Election 2015: Strategic voting amongst election trends

As Canadians head to the polls, more people than ever before are talking about strategic voting

  • Mon Oct 19th, 2015 12:00pm
  • News

The 2015 federal election campaign has brought forward many issues and featured a lot of promises from the federal parties; but it has also featured a significant change in the way some Canadians are thinking heading to the polls on Monday.

Strategic voting, a movement directed at casting a ballot for the candidate most likely to defeat the government, has arrived in force in Canada during this election.

From web sites like votetogether.ca, which uses a tag line “Let’s vote together to end 10 years of Harper rule” to door-to-door campaigns asking people to vote for the candidate that has the best chance to unseat the government, never before have so many groups promoted strategic voting.

“Strategic voting is now in the lexicon and I would hazard a guess that four years ago people would say ‘What do you mean by strategic voting?'” said UBC political science professor Kathryn Harrison.

“That’s because now there are organized efforts for strategic voting. In ridings where there are close-fought races, they are going door-to-door getting people to pledge to vote as a block. It’s a big experiment in trying to organize voters to get around the limitations of our electoral system. Where there is a three-way race that is close, it’s the most difficult to make the call as to who is the strategic candidate that supporters should pick in order to unseat the government.”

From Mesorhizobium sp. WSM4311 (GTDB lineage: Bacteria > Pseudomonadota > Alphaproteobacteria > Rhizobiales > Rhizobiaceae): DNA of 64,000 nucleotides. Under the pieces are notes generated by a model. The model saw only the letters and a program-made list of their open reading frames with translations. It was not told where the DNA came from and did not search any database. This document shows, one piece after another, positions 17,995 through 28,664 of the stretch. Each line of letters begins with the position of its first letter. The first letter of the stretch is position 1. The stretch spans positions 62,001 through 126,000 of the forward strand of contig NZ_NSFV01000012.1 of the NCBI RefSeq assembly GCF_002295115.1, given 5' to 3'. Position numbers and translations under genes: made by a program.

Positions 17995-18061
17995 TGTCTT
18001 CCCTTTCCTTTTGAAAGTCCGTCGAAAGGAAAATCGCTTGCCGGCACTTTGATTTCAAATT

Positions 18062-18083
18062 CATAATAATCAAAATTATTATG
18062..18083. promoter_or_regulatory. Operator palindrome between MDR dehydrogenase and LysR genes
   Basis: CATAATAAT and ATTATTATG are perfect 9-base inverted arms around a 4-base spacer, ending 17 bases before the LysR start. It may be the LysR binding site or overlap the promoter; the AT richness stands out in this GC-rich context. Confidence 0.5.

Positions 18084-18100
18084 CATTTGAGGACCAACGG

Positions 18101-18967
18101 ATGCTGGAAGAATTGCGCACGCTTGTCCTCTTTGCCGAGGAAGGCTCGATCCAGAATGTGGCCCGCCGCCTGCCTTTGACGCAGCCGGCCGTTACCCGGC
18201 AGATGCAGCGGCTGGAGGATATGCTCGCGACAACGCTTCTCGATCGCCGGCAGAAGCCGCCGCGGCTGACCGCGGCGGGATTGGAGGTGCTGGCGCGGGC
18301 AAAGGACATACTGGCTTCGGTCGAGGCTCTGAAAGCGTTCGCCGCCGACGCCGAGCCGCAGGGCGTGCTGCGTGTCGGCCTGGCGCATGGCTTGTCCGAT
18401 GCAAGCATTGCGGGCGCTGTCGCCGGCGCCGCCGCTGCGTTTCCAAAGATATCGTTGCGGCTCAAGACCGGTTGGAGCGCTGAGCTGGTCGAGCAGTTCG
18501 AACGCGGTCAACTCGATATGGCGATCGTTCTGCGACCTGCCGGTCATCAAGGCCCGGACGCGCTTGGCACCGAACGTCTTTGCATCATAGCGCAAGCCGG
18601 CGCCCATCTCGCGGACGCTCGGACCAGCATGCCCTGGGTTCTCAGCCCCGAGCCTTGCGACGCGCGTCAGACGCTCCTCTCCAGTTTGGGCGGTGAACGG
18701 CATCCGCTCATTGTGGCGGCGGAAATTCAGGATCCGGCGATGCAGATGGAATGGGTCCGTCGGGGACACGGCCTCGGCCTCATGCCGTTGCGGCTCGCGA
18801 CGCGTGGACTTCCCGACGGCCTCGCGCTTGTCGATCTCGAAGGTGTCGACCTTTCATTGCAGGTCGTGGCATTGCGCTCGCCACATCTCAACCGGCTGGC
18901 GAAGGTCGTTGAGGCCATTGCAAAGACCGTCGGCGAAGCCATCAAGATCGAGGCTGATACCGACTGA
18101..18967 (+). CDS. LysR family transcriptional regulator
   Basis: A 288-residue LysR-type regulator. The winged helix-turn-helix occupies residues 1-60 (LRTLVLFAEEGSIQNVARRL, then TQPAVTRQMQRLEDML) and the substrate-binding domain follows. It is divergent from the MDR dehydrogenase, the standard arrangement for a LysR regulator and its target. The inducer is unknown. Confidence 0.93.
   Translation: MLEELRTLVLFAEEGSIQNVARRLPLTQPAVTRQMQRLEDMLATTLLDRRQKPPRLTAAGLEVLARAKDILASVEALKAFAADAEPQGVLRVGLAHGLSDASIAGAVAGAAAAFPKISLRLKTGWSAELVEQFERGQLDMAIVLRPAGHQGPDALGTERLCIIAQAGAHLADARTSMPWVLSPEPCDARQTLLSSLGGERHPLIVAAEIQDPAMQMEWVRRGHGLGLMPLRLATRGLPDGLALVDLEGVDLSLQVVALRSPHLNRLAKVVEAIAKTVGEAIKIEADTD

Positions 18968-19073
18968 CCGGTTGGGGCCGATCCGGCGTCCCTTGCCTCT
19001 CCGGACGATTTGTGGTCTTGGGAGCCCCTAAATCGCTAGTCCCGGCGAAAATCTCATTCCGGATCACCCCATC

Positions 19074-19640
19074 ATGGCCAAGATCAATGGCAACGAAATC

Certain strategic voting campaigns are connecting voters with information on who to choose to best unseat the government, strategic moves that have even taken place amongst the candidates right here at home. The Kelowna-Lake Country riding has candidates running in only the three main parties: the Conservatives, the Liberals and the NDP.

That’s because Green Party candidate Gary Adams won the nomination for the Green Party in Kelowna-Lake Country and then immediately resigned his candidacy in order to pledge support to the Liberal campaign, a move that was designed to keep from splitting the vote.

Harrison says anytime a government is in power for a length of time, people have more issues and more problems, adding that a decade in power has made the Conservatives a target.

“When a party has been governing for a long period of time they accumulate more things that have aggravated voters,” said Harrison. “So it’s been a decade now and the voters have accumulated a lot of grievances against Mr. Harper’s government so there is this a whole movement that it is time for change.

“There is also jockeying between Mr. Trudeau and Mr. Mulcair about who is the voice of change and who is the one who can bring change.” Harrison said. “And on top of that what happens if the votes for change are split and the Conservatives are elected? We’re hearing a lot more things about what the Conservative government has done that are unpopular and that’s what happens when you have a party govern for a long time.”